Ransomware in the News
When Darkside launched their ransomware attack on American infrastructure they got a lot of attention from US law enforcement which ultimately led to their shutdown in May, however, this hasn’t stopped other groups impersonating them and sending fake Darkside extortion emails to companies throughout the energy and food sectors.
In a recent study by Cybereason, they found that 80% of organizations that paid a ransom were ultimately hit by a second attack with half being hit by the same group yet again. It’s easy to see why paying the ransom would be tempting when the FBI reported a $225% increase in total losses for ransomware in 2020, however, if Cybereasons study is to be believed paying the ransom isn’t the long-term solution.
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In positive news, Ukrainian police raided 21 residences in connection with the Clop ransomware gang which resulted in six arrests.
And in a move that will make you worry the next time you take your computer into the IT guy for repair, South Korean police arrested a computer repairman who made and distributed ransomware and it’s believed that the scheme resulted in over $300,000 in ransomware payments.
In the recent summit between Biden and Putin, they discussed cyber threats including ransomware with Biden pushing the notion that certain sectors vital to a country should be off-limits what will become these talks and the real-world actions taken only time can tell.
Recent research shows that the GOLD WINTER group may be operating Hades ransomware and focusing on the big game or high-value targets otherwise ignored by more opportunistic ransomware groups. The absence of Hades on forums and marketplaces has led Secureworks to conclude it’s private ransomware. And the Tor-based websites used for Hades seem to indicate that it’s customized for each victim. The ransomware uses two initial access vectors. The first being stolen credentials used to access a VPN without two-factor authentication and the other being SocGholish, which is malware that operates using fake browser updates. The blog post goes into great detail on the Hades ransomware and the groups using it.
Prodaft has also released an extensive report on the LockBit ransomware. Lockbit is a relatively new ransomware program that has been gaining popularity in the past few months operating using ransomware as a service model.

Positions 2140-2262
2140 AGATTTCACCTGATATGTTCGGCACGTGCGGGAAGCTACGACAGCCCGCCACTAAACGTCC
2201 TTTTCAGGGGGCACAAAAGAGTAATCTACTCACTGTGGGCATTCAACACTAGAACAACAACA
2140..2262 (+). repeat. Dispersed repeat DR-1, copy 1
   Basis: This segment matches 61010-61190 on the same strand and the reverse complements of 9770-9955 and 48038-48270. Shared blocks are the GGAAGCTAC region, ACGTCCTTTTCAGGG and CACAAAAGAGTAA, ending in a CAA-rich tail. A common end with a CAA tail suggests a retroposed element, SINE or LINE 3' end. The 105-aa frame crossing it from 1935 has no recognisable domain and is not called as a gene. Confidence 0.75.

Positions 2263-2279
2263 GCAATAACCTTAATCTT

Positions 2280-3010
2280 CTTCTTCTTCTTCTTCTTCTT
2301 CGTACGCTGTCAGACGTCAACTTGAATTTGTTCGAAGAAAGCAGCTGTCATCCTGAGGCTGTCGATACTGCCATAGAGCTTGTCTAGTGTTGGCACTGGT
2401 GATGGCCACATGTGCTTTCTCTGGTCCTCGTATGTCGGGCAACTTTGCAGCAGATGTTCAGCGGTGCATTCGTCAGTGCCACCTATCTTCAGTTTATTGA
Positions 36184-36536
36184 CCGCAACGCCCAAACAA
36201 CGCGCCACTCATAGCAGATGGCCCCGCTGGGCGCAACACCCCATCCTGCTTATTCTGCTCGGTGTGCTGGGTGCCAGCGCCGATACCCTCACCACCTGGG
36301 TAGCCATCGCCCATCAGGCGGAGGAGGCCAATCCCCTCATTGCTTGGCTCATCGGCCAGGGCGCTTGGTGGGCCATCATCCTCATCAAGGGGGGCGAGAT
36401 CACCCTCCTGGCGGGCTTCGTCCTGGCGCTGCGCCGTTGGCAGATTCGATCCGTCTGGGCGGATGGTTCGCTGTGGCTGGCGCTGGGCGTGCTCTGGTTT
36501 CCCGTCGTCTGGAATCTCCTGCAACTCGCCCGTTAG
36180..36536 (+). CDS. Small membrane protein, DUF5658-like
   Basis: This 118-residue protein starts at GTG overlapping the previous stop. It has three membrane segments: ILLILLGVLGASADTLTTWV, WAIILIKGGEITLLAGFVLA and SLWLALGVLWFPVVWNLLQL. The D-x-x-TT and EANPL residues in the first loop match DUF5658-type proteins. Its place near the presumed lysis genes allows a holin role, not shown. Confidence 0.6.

Red Team Ransomware
Ransom0 is a well-maintained and open-source Python-based ransomware hosted on GitHub. It does all the standard things that you would expect of ransomware including finding files, encrypting them, as well as sending data, and having a way to decrypt the data. This has a high potential for use by a red team or other security audit team to test participants’ responses to a ransomware attack.
This is a basic ransomware program that’s freely and openly available on GitHub and written purely in Rust. It uses a number of anti-reversing techniques and standard AES encryption. Spin up a virtual environment and test out how well your system fairs against a Rust-based ransomware.
Blue Team Protections
The group behind the Avaddon ransomware has appeared to vanish after getting too much scrutiny from law enforcement agencies in the US and Australia potentially leaving some victims high and dry without a way to regain access to their files. If your files have been hit with Avaddon that encrypts using AES-256 and RSA-2048 then this Emsisoft decrypter should do the trick for you free of charge.
The AWS self-service security assessment tool organized by the team at Amazon Web Services allows customers to quickly run to security audits using the open-source projects “Prowler” and “ScoutSuite”.
KilledProcessCanary is a simple program that spawns a number of processes that monitor each other. It works on the hypothesis that certain ransomware programs will stop services when they begin the encryption process. When this is detected it fires off a Canary DNS token to notify you. This certainly shouldn’t be your first line of defense, but it could potentially help you catch a ransomware attack before every single file is encrypted.
Upcoming Security Conferences
The cybersecurity festival is a series of presentations and panel sessions hosted by industry experts that aim to educate attendees on basic cybersecurity issues. The registration is free so why not attend.
The Cyber Strategy Retreat aims to facilitate collaboration between business, technology, and Risk Management leadership. The retreat focuses on going above and beyond compliance-driven programs and tackling cybersecurity risks, such as ransomware, to the fullest extent possible.
The International Conference on Cybersecurity or ICCS is hosted by the FBI and Fordham University and focuses on bringing together government, private sector, and academia to discuss current cyber threats such as ransomware.
Black hat is one of the largest annual security conferences. It’s the corporate version of Defcon and as such is a great opportunity to get face time with security professionals such as the Varonis team. Be sure to stop by our booth!